Multan – Nadhoo Khan (Gurmeet Singh) – Punjabi: This is that combination – composed by Gurmeet Singh and sung by Mannat Noor. Like Laung Lachi, that delightful Punjabi folk melody that was desecrated by T-series recently in Lukka Chuppi. Multan is a fantastic listen too – not Laung Lachi level, and a bit too animated too (in a way that helps the leading lady Wamiqa Gabbi dance a bit too forcefully, but with typical Punjabi fervor).

Tappe – Rabb Da Radio 2 (Desi Crew) – Punjabi: This is one heck of an ebullient Punjabi bhangra number. Not that there is any dearth of such song from Punjab, but, for an outsider like me for whom all Punjabi songs sound similar, this one stood out with its frenetic liveliness! Incidentally, this song stars Wamiqa Gabbi too! What’s particularly interesting is how she navigates multiple language film industries with complete ease – she is acting in Hindi, Punjabi, Tamil, Telugu and Malayalam films! Her multilingual ease is just like a Milliblog playlist 🙂

Teri Meri Meri Teri Aashiqui & Samjhe Kya (A Capella) – Ashi Hi Aashiqui (Sachin Pilgaonkar) – Marathi: Actor Sachin Pilgaonkar is almost a permanent fixture in Marathi films, besides his sojourn into Hindi films. The 67-year old actor makes his debut as music composer (for a full soundtrack; he has composed singles in the past) with the film he is directing now, Ashi Hi Aashiqui! It’s not a bad debut at all – his music sense is definitely noteworthy. I didn’t quite like Rakamma, the kuthu song (too familiar with nothing really standing out), but the Sonu Nigam dominated soundtrack (6 out of 8 songs featuring Sonu!) has a very catchy and nice song in Teri Meri Meri Teri Aashiqui. The song’s punchy rhythm reminded me of the kind used in reggaeton songs. The A Capella, Samjhe Kya is another fantastic song! The music is nuanced and highly enjoyable, and so is the singing by Shanmukhpriya, and Sonu Nigam. The melody of the song reminded me of Frenesi, composed originally by Alberto Domínguez for the marimba that later became a jazz standard. It was famously adapted into the Tamil song, Palinginal Oru Maligai from the film Vallavan Oruvan (1966).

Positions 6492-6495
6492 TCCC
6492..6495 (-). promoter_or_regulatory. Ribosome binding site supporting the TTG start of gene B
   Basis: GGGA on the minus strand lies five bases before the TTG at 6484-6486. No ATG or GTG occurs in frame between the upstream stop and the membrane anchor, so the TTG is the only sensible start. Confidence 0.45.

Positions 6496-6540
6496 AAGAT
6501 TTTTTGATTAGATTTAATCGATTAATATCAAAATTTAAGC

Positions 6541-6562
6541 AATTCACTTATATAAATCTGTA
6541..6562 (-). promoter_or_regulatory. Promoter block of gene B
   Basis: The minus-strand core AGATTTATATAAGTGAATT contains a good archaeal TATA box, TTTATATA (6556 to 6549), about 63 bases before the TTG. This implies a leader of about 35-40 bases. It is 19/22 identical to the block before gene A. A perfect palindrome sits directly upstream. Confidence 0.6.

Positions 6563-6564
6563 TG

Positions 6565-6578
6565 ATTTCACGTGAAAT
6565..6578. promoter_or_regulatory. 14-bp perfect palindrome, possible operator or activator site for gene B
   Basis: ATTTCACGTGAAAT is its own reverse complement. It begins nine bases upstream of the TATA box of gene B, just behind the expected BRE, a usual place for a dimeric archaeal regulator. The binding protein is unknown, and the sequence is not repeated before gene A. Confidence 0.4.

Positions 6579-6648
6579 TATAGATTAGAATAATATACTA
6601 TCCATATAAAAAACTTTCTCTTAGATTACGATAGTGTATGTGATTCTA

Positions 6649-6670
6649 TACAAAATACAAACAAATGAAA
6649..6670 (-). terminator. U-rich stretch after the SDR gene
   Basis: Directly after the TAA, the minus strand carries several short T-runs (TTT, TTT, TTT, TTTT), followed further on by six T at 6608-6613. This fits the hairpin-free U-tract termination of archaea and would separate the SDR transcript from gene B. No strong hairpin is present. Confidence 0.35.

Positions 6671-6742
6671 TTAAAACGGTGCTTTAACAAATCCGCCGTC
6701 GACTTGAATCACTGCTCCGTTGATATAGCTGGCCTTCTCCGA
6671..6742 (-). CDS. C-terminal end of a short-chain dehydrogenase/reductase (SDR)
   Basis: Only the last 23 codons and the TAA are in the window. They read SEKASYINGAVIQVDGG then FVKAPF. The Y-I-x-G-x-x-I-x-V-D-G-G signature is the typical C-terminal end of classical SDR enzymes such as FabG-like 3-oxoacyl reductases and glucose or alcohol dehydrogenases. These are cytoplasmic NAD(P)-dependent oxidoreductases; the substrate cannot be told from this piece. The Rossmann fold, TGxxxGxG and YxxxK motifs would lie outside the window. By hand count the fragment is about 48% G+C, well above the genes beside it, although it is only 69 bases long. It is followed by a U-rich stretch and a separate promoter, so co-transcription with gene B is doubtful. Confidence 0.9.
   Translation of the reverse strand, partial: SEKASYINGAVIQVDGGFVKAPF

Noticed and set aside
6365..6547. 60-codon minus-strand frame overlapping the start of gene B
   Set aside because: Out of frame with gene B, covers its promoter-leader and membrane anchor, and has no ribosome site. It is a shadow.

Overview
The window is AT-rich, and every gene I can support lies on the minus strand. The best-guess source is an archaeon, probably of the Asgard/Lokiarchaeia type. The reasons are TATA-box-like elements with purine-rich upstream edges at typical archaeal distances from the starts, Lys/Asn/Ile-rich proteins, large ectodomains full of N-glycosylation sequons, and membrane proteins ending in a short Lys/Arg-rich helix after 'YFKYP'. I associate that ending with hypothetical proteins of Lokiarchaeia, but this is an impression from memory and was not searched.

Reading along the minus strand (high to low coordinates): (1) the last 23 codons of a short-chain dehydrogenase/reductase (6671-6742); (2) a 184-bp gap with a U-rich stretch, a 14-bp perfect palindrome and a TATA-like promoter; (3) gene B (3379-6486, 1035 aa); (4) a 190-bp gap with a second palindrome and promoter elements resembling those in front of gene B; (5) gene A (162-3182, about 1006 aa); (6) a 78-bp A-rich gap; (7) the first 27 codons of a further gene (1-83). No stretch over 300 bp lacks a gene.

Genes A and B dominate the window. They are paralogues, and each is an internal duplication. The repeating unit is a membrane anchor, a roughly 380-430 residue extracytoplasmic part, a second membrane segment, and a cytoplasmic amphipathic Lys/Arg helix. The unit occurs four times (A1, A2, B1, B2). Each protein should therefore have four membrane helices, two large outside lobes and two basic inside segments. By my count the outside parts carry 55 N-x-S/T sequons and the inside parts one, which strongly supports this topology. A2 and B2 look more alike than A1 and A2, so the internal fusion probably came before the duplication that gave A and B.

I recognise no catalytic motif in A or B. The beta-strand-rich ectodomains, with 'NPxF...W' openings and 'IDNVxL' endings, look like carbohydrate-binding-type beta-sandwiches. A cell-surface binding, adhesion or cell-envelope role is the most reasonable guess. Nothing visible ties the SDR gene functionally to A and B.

Konya Re – Ke Tumi Nandini (Amlaan) – Bengali: That ‘Dhumpichakdhum’ rhythm is straight out of Anu Malik’s Duplicate, but composer Amlaan adds several other catchy elements to this foot-tapping song. It could have easily been mistaken for a Pritam song in Hindi too!

Africa Is The Future – Major Lazer: The 4 songs in the album were all released across 2018. In one compilation as a 4-song set they continue to sound phenomenally good. All My Life featuring Burna Boy and is a fantastic dancehall mix.Orkant/Balance Pon It, featuring Taranchyla, the South African Babes Wodumo who ruled the Black Panther soundtrack, goes one step ahead in the smoking hot dancehall mix. Tied Up is low key, in comparison, but is equally punchy with the dancehall rhythm, while featuring vocals by Jake Gosling, Raye and Mr Eazi. And Loyal is the 4th song of the compilation, with a smooth R&B groove, featuring Kranium and Kizz Daniel.

Hustle – Pink: An upbeat, country-style song that gets tremendously more exciting because of the superb chorus. Brilliant song!